Marlon Favorite is a defensive tackle with the New Orleans VooDoo, a 6-foot-1, 315-pound wrecking ball who dances after big plays.
The New Orleans native also is a defensive line coach at De La Salle High School, as well as owner/operator of Favorite Strength and Fitness, which offers workout classes four times per week.
In June, he portrayed a high school offensive lineman in “When the Game Stands Tall,” a movie to be released next year. Somehow, he found time in his schedule for 13-hour shooting days.
Later this year, he might release musical tracks he recorded with his rap group, Black Vynm. Dating to Favorite’s days at West Jefferson High and LSU, the group has recorded two mix tapes and an album — and opened for stars from Lil Boosie and Young Jeezy to Keyshia Cole and Erykah Badu.
Most importantly, he’s a husband and father of two.
“There’s always something,” said Favorite, who turned 27 last month. “I’m always working. Guess I’m a jack-of-all-trades.”
Make that a man of many talents.
While hundreds of players in the Arena Football League have to decide when to stop chasing their dream of playing or returning to the NFL and its six-figure paydays — and more importantly, how to support themselves and their families after football — Favorite has multiple options.
Almost too many.
“Marlon just makes it happen,” said Mae Chapman, a Lafayette-based casting director and friend.
“The talents that were God-given to him, he uses all of them.”
That’s why he’s learning how to balance his busy schedule with his family life.
His days, especially during the AFL season, stretch from 4 a.m. to nearly 11 p.m. First, there’s the 5:30 a.m. class he trains five minutes from downtown New Orleans. After a shower, he’s off to VooDoo practice, where he’ll spend the next three hours preparing for the weekend’s game. Lunch is next, but that’s just 30 minutes. After a quick bite, if he’s not heading to De La Salle, he’s meeting with clients from his fitness company. By 5 p.m., it’s time to pick up the kids from aftercare.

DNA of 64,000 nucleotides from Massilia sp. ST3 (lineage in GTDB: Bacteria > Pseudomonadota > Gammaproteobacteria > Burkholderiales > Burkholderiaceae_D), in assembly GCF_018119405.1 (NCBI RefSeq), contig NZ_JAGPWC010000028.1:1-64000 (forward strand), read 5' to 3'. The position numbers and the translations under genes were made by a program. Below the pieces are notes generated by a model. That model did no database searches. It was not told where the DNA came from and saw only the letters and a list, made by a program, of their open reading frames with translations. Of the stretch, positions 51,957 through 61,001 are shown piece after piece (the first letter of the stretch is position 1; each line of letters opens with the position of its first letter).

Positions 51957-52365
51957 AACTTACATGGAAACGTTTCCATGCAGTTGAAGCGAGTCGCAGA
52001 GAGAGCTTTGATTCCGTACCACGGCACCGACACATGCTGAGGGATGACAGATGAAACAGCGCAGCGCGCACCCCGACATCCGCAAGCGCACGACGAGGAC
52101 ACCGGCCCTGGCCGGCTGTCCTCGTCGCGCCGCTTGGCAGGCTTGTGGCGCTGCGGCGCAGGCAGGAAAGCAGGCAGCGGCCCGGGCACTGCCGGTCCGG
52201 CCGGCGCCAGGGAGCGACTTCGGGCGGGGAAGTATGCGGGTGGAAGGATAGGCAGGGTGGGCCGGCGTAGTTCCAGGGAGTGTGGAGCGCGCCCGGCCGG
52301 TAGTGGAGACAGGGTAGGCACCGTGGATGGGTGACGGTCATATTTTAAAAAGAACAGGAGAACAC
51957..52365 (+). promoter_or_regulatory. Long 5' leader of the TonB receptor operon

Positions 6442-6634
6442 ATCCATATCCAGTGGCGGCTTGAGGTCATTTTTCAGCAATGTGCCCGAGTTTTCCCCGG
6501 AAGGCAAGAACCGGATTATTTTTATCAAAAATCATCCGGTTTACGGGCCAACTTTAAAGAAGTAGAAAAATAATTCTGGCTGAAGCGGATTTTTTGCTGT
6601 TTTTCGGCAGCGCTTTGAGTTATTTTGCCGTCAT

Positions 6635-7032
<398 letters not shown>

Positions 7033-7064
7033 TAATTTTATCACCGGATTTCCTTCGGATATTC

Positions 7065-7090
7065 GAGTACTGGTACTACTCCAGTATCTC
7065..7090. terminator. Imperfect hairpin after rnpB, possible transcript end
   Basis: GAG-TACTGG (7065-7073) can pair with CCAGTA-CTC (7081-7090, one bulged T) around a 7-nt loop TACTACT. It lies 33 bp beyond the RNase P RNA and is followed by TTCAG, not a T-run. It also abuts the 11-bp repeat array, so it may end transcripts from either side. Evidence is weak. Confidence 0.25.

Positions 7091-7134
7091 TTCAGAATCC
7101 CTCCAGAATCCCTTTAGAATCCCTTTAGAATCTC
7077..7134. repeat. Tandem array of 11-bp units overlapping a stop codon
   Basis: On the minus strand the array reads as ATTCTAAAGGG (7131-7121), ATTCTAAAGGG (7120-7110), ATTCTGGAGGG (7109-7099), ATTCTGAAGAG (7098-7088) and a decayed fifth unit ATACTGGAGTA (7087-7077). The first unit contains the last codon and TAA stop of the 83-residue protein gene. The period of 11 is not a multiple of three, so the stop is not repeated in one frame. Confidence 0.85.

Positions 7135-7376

“You have to work for what you want,” Favorite said.
No wonder he admires entertainment moguls Steve Harvey, Oprah Winfrey and Tyler Perry for their ability to balance multiple projects.
His coach understands. Pat O’Hara, now in his second season with the VooDoo and his 19th in the AFL, has worked in the offseason as a movie consultant for “The Longest Yard,” “Invincible,” “We Are Marshall” and “The Game Plan,” and he appeared in “The Waterboy” and “Any Given Sunday.”
“He’s a family man, well-liked in the community, likes to have his hand in a lot of different things,” O’Hara said. “As long as a player can handle it professionally, then I’ve got no issue with it.
“ ‘Fav’ does a good job at it. He does a lot of things and can still help us.”
Few VooDoo players consider their weekly salaries, which average around $800, as their lone income. Most have jobs they fit around their schedule during football season or are waiting for them when it ends.
Defensive back Demarcus Robinson returns to Dallas in the offseason to construction and warehouse work, his way of staying in shape while getting paid for it. Offensive lineman Lorenzo Breland is taking six credit hours this summer as he works on his master’s degree in sports management at Jackson State; he’s scheduled to graduate in December.